THE OPTIMUM USE OF USE OF QUININE IN THE TREATMENT OF SEVERE MALARIA IN AFRICAN CHILDREN
G. Pasvol & A. Bonington
Quinine is now the main drug used for the treatment of severe Plasmodium falciparum malaria in Africa. However, most of the studies on quinine have been based on experience in adults in South East Asia. Since the parasite is more sensitive to quinine in Africa than in South East Asia and the volume of distribution of quinine is smaller in children, intravenous regimens with a reduced loading dose (15 mg/kg) and frequency of administration (12 hourly), can currently (1995) be given in most parts of Africa to good effect. The duration of each infusion can be reduced for convenience from 4 to 2 hours. In addition, in situations where intravenous administration is difficult, intramuscular quinine is acceptable as long as it is given under scrupulously sterile conditions, the drug is diluted and the loading dose is split between two anatomical sites. Severe malaria is much in need of both new anti-malarial drugs and adjunctive therapies to reduce the unacceptable mortality of this life-threatening disease.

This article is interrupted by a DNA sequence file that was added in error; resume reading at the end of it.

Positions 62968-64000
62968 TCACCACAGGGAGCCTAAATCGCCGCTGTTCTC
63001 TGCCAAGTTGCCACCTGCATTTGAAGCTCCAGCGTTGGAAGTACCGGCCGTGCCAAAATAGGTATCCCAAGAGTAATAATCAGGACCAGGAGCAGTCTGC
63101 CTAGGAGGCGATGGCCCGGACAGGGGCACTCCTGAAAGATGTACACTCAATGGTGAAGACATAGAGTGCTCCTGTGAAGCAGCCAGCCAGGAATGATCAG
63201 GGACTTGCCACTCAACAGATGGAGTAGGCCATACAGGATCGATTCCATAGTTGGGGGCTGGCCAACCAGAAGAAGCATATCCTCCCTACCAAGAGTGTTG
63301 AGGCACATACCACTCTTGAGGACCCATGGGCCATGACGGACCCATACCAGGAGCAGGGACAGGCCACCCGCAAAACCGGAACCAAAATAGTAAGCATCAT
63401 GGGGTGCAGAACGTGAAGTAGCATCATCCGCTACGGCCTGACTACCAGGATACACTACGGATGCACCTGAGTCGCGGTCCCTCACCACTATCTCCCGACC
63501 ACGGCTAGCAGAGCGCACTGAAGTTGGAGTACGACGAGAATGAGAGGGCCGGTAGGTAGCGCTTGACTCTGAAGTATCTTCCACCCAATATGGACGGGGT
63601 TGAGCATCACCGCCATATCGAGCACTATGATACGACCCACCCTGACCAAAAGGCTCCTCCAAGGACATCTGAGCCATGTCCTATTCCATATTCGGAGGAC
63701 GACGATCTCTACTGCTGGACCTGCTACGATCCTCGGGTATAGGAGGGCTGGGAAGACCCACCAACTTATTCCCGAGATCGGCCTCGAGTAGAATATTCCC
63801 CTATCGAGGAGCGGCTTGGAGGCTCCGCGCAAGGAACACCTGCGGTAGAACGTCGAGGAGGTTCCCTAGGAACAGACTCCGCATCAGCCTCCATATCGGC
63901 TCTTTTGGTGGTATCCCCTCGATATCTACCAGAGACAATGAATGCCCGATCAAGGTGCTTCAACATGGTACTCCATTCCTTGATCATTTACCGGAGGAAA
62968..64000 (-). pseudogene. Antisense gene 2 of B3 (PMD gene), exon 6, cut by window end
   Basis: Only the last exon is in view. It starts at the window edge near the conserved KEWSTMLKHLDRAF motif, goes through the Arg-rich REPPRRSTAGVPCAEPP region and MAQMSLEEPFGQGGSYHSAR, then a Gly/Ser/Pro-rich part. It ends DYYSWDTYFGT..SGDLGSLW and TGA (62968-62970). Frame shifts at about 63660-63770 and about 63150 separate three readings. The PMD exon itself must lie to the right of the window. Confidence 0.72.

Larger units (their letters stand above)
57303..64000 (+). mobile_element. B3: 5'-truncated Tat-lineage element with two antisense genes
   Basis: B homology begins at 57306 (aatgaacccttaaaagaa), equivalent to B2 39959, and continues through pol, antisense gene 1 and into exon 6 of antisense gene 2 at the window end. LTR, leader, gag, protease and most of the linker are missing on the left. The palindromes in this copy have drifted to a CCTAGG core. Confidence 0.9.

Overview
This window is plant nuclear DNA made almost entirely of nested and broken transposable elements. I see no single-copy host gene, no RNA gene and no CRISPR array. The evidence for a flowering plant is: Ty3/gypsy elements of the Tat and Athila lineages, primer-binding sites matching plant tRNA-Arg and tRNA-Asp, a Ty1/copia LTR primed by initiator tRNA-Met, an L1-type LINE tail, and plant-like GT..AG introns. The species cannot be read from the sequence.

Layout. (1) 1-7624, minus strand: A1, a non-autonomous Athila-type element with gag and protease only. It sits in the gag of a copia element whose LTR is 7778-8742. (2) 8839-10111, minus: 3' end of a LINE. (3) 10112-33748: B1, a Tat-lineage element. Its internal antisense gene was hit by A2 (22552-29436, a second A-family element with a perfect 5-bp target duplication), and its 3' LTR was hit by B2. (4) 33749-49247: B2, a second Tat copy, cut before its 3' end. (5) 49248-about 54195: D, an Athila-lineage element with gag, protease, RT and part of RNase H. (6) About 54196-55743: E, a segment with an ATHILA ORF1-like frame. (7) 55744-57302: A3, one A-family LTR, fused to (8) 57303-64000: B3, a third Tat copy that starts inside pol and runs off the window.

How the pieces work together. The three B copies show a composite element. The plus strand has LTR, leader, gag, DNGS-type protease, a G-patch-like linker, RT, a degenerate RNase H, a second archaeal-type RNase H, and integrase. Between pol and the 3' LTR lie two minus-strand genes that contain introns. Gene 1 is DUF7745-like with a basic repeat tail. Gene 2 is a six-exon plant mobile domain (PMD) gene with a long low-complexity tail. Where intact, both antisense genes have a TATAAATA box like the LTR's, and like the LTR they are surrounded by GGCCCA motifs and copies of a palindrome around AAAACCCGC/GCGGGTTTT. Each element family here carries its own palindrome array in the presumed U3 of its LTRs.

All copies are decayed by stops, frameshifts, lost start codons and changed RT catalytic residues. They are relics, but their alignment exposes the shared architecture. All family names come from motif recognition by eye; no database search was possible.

KEY-WORDS: Plasmodium falciparum, Severe malaria, Treatment, Quinine
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